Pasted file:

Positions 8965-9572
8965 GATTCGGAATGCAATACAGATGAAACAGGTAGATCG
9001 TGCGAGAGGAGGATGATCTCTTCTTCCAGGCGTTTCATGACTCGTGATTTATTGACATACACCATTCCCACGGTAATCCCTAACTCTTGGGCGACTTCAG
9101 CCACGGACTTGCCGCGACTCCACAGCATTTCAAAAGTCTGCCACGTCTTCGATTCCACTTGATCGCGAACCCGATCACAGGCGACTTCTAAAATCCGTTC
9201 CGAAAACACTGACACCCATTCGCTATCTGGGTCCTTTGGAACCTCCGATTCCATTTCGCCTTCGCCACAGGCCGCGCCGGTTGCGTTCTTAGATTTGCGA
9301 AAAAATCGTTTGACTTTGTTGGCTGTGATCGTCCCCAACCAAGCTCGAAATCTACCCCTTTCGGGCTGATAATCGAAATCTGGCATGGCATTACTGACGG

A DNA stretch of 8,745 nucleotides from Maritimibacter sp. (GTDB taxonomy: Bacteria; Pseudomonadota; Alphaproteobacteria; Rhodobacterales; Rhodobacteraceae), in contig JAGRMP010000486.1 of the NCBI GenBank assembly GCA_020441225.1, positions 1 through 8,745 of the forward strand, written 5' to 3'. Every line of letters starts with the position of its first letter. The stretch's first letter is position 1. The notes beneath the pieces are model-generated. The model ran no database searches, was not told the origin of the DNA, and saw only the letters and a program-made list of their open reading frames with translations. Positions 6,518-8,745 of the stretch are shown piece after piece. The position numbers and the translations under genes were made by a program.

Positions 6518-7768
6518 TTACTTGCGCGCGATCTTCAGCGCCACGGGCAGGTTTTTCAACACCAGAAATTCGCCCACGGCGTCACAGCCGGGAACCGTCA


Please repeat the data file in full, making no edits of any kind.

Positions 8965-9572
8965 GATTCGGAATGCAATACAGATGAAACAGGTAGATCG
9001 TGCGAGAGGAGGATGATCTCTTCTTCCAGGCGTTTCATGACTCGTGATTTATTGACATACACCATTCCCACGGTAATCCCTAACTCTTGGGCGACTTCAG
9101 CCACGGACTTGCCGCGACTCCACAGCATTTCAAAAGTCTGCCACGTCTTCGATTCCACTTGATCGCGAACCCGATCACAGGCGACTTCTAAAATCCGTTC
9201 CGAAAACACTGACACCCATTCGCTATCTGGGTCCTTTGGAACCTCCGATTCCATTTCGCCTTCGCCACAGGCCGCGCCGGTTGCGTTCTTAGATTTGCGA
9301 AAAAATCGTTTGACTTTGTTGGCTGTGATCGTCCCCAACCAAGCTCGAAATCTACCCCTTTCGGGCTGATAATCGAAATCTGGCATGGCATTACTGACGG

A DNA stretch of 8,745 nucleotides from Maritimibacter sp. (GTDB taxonomy: Bacteria; Pseudomonadota; Alphaproteobacteria; Rhodobacterales; Rhodobacteraceae), in contig JAGRMP010000486.1 of the NCBI GenBank assembly GCA_020441225.1, positions 1 through 8,745 of the forward strand, written 5' to 3'. Every line of letters starts with the position of its first letter. The stretch's first letter is position 1. The notes beneath the pieces are model-generated. The model ran no database searches, was not told the origin of the DNA, and saw only the letters and a program-made list of their open reading frames with translations. Positions 6,518-8,745 of the stretch are shown piece after piece. The position numbers and the translations under genes were made by a program.

Positions 6518-7768
6518 TTACTTGCGCGCGATCTTCAGCGCCACGGGCAGGTTTTTCAACACCAGAAATTCGCCCACGGCGTCACAGCCGGGAACCGTCA